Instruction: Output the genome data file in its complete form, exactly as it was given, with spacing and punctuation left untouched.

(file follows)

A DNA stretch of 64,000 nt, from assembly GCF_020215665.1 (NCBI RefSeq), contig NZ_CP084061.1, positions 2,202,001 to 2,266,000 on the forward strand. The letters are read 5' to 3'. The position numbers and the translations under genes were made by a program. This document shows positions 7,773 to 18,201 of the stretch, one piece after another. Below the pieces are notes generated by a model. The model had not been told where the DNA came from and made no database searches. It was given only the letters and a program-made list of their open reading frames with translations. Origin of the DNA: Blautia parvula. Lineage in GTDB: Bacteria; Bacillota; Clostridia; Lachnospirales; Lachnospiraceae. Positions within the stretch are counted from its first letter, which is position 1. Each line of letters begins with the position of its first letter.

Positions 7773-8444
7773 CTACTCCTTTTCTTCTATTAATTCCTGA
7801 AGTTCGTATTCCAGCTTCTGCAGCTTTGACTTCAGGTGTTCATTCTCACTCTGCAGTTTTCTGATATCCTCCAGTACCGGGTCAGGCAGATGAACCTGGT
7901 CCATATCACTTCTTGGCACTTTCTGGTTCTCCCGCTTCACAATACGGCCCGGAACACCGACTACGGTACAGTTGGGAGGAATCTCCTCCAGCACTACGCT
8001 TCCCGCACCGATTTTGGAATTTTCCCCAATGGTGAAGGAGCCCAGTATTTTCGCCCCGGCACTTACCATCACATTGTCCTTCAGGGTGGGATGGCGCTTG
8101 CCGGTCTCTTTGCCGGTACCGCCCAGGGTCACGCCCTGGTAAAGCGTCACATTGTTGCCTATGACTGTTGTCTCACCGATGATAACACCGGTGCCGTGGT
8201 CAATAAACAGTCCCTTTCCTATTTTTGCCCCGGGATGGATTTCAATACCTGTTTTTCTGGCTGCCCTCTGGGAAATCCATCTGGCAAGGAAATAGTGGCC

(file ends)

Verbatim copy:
A DNA stretch of 64,000 nt, from assembly GCF_020215665.1 (NCBI RefSeq), contig NZ_CP084061.1, positions 2,202,001 to 2,266,000 on the forward strand. The letters are read 5' to 3'. The position numbers and the translations under genes were made by a program. This document shows positions 7,773 to 18,201 of the stretch, one piece after another. Below the pieces are notes generated by a model. The model had not been told where the DNA came from and made no database searches. It was given only the letters and a program-made list of their open reading frames with translations. Origin of the DNA: Blautia parvula. Lineage in GTDB: Bacteria; Bacillota; Clostridia; Lachnospirales; Lachnospiraceae. Positions within the stretch are counted from its first letter, which is position 1. Each line of letters begins with the position of its first letter.

Positions 7773-8444
7773 CTACTCCTTTTCTTCTATTAATTCCTGA
7801 AGTTCGTATTCCAGCTTCTGCAGCTTTGACTTCAGGTGTTCATTCTCACTCTGCAGTTTTCTGATATCCTCCAGTACCGGGTCAGGCAGATGAACCTGGT
7901 CCATATCACTTCTTGGCACTTTCTGGTTCTCCCGCTTCACAATACGGCCCGGAACACCGACTACGGTACAGTTGGGAGGAATCTCCTCCAGCACTACGCT
8001 TCCCGCACCGATTTTGGAATTTTCCCCAATGGTGAAGGAGCCCAGTATTTTCGCCCCGGCACTTACCATCACATTGTCCTTCAGGGTGGGATGGCGCTTG
8101 CCGGTCTCTTTGCCGGTACCGCCCAGGGTCACGCCCTGGTAAAGCGTCACATTGTTGCCTATGACTGTTGTCTCACCGATGATAACACCGGTGCCGTGGT
8201 CAATAAACAGTCCCTTTCCTATTTTTGCCCCGGGATGGATTTCAATACCTGTTTTTCTGGCTGCCCTCTGGGAAATCCATCTGGCAAGGAAATAGTGGCC